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undefinedOne of the most stringent and scrutinized regulations in the commercial driving industry revolves around the DOT FMCSA Hours of Service (HOS) rules.

These rules are in place to ensure the safety of both drivers and the general public by preventing fatigue-related accidents. Yet, with all the details, stipulations, and potential penalties associated with HOS rules, it can be challenging for commercial drivers in California and across the country.

How Much Is the Fine for an HOS Rules Violation in CA?

Before delving into the monetary penalties, it's essential to comprehend the dual structure of HOS rules set by the DOT FMCSA. 

One is crafted for passenger or charter bus drivers, while the other is tailored for cargo carriers. There are even different standards for short-haul drivers (those who do not exceed a 150-mile radius from where they start and stop each day). 

These two categories have different regulations governing driving time, intervals between mandatory breaks, and overall working hours (which isn't necessarily driving). The nuances even delve into specifics about using "sleeper berths" and the potential of splitting that resting time.

While the penalties can vary, noncompliance with HOS rules can often be steep and crippling for a driver's career, and the carrier is not immune from FMCSA-levied civil penalties. 

How Many Total Hours Per Week Can a Driver Drive & Work?

Adherence to HOS rules is not just about daily compliance but weekly as well. A commercial driver must not exceed 60/70 hours of work over a span of 7/8 consecutive days before a 34-hour consecutive off-duty reset is required. 

This rule covers not just the driving hours but also all work-related activities. Regularly surpassing these limits places drivers and others at risk and can result in severe penalties.

The 30-Minute Mandatory Break for Truckers

Despite the lack of adequate parking spaces along many of CA’s freeways, truckers must take a mandatory 30-minute break before they reach their eighth hour on duty. To avoid noncompliance, it is recommended that drivers should start looking after six hours of driving.

“Drivers must take a 30-minute break when they have driven for a period of 8 cumulative hours without at least a 30-minute interruption. The break may be satisfied by any non-driving period of 30 consecutive minutes (i.e., on-duty not driving, off-duty, sleeper berth, or any combination of these taken consecutively).”Summary of Hours of Service Regulations.

Violations of HOS Rules Can Lead to an Out-of-Service (OOS) Order

One of the most inconvenient and threatening consequences to both drivers and carriers of violating HOS rules is the potential issuance of an Out-of-Service (OOS) Order. 

Such an order immediately keeps the driver from operating until they are compliant again. When drivers and carriers miss delivery deadlines, future orders could get cancelled and business will suffer. 

Furthermore, an OOS order results in a maximum of ten Compliance, Safety, & Accountability (CSA) severity points, compounded with time-weights under the Safety Measurement System (SMS).

If a similar violation occurred within the previous six months, the time-weight multiplier of the CSA severity points is three. Therefore, a ten-point violation would equal a thirty-point multiple when entered into the carrier’s SMS.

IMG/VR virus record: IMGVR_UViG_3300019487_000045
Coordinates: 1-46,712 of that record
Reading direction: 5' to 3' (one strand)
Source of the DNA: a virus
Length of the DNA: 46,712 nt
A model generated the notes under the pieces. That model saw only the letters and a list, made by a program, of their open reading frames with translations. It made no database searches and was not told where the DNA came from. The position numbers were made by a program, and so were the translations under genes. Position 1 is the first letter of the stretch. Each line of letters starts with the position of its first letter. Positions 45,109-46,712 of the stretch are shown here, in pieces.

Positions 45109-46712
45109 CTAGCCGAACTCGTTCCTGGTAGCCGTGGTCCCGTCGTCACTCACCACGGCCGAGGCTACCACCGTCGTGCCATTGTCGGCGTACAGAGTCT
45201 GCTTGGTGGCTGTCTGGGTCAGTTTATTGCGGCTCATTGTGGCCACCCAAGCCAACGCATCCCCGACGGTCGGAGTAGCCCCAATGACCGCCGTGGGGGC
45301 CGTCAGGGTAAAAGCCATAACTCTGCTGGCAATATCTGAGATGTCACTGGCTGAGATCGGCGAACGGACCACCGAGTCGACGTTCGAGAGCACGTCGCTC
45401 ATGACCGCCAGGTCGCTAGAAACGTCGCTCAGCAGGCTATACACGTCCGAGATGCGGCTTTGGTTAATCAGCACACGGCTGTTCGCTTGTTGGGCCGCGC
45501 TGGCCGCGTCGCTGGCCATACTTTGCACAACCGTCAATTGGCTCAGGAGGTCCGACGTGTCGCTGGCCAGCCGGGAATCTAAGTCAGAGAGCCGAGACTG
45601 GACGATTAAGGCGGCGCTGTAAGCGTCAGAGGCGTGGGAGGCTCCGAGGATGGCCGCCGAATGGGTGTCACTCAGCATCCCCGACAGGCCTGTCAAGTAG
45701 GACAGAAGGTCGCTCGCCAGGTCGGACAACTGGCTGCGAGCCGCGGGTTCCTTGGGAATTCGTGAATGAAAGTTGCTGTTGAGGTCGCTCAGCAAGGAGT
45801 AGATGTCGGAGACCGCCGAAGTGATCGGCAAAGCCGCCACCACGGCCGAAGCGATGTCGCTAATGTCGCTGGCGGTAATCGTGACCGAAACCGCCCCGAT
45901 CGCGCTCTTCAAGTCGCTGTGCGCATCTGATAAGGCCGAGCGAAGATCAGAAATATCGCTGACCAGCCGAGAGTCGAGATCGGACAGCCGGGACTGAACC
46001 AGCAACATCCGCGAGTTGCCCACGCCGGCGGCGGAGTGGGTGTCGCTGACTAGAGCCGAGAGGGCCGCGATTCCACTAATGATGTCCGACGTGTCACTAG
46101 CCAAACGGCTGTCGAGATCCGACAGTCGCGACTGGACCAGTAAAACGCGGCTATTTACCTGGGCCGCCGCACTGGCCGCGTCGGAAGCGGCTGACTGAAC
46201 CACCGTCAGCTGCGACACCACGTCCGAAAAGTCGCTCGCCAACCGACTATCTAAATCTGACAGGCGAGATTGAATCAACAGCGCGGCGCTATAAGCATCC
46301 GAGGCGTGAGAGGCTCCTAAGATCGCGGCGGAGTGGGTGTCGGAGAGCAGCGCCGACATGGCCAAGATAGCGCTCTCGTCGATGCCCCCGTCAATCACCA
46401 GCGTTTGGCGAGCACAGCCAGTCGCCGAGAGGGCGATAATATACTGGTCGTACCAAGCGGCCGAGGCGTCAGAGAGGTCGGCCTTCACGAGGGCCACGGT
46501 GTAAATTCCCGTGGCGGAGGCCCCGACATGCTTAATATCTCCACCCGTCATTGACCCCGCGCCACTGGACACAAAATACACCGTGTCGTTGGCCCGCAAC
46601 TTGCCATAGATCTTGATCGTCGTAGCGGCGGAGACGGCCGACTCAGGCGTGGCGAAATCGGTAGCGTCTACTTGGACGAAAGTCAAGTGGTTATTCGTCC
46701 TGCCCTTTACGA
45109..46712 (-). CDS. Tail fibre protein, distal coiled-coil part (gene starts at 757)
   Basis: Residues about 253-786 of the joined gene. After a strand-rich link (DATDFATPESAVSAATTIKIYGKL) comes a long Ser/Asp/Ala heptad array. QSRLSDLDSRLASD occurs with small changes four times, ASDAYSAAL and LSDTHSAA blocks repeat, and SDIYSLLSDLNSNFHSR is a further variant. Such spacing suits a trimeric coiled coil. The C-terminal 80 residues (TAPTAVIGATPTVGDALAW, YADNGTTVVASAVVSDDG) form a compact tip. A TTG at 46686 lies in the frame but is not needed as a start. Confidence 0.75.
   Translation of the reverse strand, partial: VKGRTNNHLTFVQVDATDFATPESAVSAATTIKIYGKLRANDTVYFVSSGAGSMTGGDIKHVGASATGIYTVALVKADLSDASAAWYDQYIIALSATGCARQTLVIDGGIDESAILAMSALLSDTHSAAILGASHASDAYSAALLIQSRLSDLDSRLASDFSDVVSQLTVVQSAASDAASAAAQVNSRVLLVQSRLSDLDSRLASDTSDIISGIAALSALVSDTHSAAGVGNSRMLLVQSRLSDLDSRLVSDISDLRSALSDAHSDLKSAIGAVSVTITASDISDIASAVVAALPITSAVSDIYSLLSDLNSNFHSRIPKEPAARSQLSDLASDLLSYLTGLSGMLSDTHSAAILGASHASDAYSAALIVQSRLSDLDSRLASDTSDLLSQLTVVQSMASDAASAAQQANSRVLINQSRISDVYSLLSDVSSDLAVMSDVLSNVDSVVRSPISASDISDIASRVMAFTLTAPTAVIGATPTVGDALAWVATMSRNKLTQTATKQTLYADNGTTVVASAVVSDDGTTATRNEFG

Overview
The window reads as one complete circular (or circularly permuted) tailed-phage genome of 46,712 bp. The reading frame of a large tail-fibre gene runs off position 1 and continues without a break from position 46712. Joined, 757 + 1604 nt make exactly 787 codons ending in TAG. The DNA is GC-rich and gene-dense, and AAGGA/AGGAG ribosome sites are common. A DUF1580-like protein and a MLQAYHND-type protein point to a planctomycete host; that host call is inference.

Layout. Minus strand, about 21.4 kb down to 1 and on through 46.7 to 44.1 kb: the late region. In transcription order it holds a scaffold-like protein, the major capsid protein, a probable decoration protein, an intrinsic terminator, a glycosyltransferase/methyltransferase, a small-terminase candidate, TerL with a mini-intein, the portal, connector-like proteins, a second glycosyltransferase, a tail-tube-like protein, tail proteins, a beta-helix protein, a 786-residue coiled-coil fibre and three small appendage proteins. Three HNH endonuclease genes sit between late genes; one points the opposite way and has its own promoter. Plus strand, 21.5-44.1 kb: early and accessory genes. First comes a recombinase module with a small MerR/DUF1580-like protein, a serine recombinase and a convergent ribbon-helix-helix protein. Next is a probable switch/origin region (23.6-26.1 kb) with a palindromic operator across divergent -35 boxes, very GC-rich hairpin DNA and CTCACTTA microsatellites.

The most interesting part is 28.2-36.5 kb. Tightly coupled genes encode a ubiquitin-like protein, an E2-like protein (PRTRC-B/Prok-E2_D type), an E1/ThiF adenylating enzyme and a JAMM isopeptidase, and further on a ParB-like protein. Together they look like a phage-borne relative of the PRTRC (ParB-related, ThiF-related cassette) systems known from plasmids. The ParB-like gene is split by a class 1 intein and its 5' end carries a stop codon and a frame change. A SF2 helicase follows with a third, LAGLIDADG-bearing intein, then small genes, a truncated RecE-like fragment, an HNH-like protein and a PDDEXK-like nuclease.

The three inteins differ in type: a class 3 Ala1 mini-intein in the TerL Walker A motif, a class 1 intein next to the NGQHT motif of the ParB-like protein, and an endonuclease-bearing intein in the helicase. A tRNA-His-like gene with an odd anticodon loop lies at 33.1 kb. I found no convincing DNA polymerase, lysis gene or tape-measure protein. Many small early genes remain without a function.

That information will be recorded in the driver’s Pre-employment Screening Program (PSP) record, which must be considered when recruiting a driver by any new fleet. However, the current fleet could use that information as a basis for benefits and pay per mile in a new contract.   

Obedience to FMCSA HOS rules isn't just about avoiding fines or OOS orders. The overarching aim of these rules is to uphold safety standards. Violations can trigger sanctions and interventions from the DOT FMCSA, which might have long-term implications for the driver's reputation, employability, and even their commercial driver's license. Not to mention that FMCSA sanctions the carrier if their policy allows or encourages HOS rule violations.

Why You Need to Consult a Traffic Attorney When Accused of Noncompliance

Given the complexity of HOS rules and the magnitude of repercussions for violations, it's always prudent for drivers accused of non-compliance to seek legal counsel. 

A seasoned traffic attorney can offer insights and defenses to challenge the violation in court possibly. While it might seem expedient to simply pay a fine, understanding one's rights and the potential avenues for redress can make a world of difference.

The HOS rules, while intricate, serve a critical purpose in ensuring the safety and well-being of commercial drivers and the general public. Adherence to these regulations protects careers, reputations, and lives. When faced with potential HOS violations, seeking guidance from a qualified traffic attorney can offer clarity and a way forward. 

Safety, compliance, and informed decisions go hand-in-hand in commercial driving. Possible prevention could include more fleet training and concise written policies that stress the importance of compliance to the HOS rules. 

Consult with Bigger & Harman When You Have a Court Date in Hanford Courthouse

Have you been accused of violating HOS rules or falsifying a logbook entry? Call our office during business hours at (661) 349-9300. During non-duty hours, you can use the convenient contact form or email us, and we will reply as soon as we come in. 

Se habla Español (661) 349-9755.


The DMV Portal CA Commercial Driver Handbook.

The FMCSA CFR 49 Part 383.51Driver Disqualifications.

The DOT FMCSA Factsheet, What is CSA—and how does it affect me?  

The FMCSA HOS Rules 2020 Summary of Hours of Service Regulations

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